In a preferred embodiment of the present invention, the data is packed into blocks. When the system is in normal operation, it is synchronized, such that the receiver has the knowledge of the start point and end point of every received block. All of the blocks are numbered. In an HDTV embodiment, the blocks can be labeled, for example, from 0 to 59 for each video frame. The block number is provided at the beginning of each block of incoming data.
When the decoder is first turned on, or if disruption of data occurs in the transmission channel, the data in the first buffer 64 will be meaningless, and the buffer will have to be resynchronized. The resynchronizing process (i.e., FIFO initialization) is commenced by resetting first buffer 64 to insure that there is no data left therein. The system then waits for a known signal, such as a beginning of frame signal in an HDTV implementation. Upon receipt of the known signal, writing of the received data into first buffer 64 is commenced. Thus, for example, the first block of a given frame of video data will be written into first buffer 64, followed by the second block of that frame, etc. While this is occurring, the decoding process is disabled.
Since the data in first buffer 64 is not read out during the initialization process, the data at the beginning of the first buffer will comprise the first data block. When the time comes to decode the first block of the current video frame, data is read out from first buffer 64 and written into second buffer 66 under the control of buffer controller 68. The transfer cycle stops when the data read out of first buffer 64 reaches the end of the first block. Decoder 70 then decodes the first block of data from second buffer 66. At the commencement of the next decoding cycle, the transfer of the next data block from first buffer 64 to second buffer 66 will resume, and the second block will be decoded. As indicated above, in order to ensure that the second buffer does not underflow, the transfer rate from the first buffer must be equal to or greater than the decoding rate.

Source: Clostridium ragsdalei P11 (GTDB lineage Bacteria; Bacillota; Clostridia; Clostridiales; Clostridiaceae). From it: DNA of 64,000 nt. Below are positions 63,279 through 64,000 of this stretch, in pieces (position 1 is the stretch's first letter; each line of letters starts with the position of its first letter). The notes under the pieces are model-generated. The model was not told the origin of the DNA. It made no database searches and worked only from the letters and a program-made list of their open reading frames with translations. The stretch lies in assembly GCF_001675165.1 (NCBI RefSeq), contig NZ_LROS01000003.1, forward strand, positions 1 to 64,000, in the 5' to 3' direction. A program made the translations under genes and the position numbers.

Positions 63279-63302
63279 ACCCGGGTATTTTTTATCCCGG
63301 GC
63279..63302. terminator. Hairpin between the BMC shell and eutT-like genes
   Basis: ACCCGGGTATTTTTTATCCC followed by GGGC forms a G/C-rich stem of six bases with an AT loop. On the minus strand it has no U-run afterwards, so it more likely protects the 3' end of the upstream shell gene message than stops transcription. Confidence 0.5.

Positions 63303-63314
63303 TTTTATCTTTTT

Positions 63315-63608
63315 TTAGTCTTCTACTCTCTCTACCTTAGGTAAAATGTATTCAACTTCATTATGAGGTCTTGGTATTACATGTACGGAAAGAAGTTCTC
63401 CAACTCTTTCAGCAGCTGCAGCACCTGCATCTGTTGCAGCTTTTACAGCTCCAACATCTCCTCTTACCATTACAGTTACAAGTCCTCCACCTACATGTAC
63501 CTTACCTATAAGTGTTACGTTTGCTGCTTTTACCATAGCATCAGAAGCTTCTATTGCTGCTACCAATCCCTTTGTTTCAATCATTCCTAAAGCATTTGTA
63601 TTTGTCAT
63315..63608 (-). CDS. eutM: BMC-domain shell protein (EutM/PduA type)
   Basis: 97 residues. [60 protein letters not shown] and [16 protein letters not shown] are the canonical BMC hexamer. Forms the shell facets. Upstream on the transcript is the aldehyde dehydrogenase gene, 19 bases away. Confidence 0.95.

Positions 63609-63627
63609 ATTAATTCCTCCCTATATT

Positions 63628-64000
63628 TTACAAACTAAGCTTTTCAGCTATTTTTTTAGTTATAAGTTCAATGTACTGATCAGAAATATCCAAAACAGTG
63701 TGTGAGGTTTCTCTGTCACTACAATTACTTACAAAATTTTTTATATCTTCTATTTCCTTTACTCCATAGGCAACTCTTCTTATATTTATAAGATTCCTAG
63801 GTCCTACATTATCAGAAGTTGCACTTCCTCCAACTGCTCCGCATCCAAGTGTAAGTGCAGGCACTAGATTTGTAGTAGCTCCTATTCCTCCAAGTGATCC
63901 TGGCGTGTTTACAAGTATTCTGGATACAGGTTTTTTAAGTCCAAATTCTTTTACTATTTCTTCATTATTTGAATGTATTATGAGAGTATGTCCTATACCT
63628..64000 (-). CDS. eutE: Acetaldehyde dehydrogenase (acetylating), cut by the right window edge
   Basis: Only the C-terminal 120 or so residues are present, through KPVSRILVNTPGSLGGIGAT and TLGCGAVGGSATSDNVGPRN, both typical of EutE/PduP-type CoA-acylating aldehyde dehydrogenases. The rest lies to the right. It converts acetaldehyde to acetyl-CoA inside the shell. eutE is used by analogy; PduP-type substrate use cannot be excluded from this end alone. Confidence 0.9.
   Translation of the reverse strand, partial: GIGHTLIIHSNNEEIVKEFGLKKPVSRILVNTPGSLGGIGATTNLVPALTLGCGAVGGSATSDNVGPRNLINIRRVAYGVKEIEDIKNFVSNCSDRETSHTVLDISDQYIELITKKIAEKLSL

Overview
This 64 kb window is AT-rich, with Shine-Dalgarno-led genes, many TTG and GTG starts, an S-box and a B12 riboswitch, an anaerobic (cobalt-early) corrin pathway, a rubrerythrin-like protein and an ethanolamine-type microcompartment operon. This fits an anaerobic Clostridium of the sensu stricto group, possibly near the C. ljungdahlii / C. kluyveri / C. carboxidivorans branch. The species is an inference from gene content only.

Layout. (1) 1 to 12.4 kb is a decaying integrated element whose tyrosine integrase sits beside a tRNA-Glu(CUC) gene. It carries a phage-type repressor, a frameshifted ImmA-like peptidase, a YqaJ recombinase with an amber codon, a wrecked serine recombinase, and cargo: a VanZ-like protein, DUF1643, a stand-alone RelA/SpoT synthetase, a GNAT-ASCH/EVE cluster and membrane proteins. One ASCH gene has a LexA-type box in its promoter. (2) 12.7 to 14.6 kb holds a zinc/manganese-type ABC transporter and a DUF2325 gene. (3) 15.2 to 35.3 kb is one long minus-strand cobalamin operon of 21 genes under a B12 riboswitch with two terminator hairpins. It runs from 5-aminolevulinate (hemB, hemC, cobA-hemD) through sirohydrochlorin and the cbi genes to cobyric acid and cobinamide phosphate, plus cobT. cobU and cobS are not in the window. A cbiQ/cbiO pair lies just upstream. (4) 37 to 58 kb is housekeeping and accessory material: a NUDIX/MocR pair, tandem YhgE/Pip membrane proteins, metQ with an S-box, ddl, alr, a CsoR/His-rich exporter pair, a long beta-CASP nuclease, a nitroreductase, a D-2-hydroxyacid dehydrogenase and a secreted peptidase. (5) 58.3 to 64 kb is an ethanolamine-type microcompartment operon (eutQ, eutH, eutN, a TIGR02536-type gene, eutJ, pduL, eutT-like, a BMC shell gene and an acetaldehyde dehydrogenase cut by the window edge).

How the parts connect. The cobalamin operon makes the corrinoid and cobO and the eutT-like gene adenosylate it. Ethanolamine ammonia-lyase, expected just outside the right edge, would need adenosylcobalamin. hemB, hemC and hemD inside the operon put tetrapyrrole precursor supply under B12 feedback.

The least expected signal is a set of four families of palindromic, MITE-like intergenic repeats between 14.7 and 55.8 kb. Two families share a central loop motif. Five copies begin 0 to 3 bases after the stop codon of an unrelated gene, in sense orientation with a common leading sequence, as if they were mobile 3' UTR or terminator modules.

The decoding process starts after the first byte, or first few bytes of data of a given block have been written into second buffer 66. Decoder 70 will continuously decode at a predetermined rate. The decoding operation for each block will stop at the end of that block. Decoding resumes at the same rate for the next block during the next decoding cycle.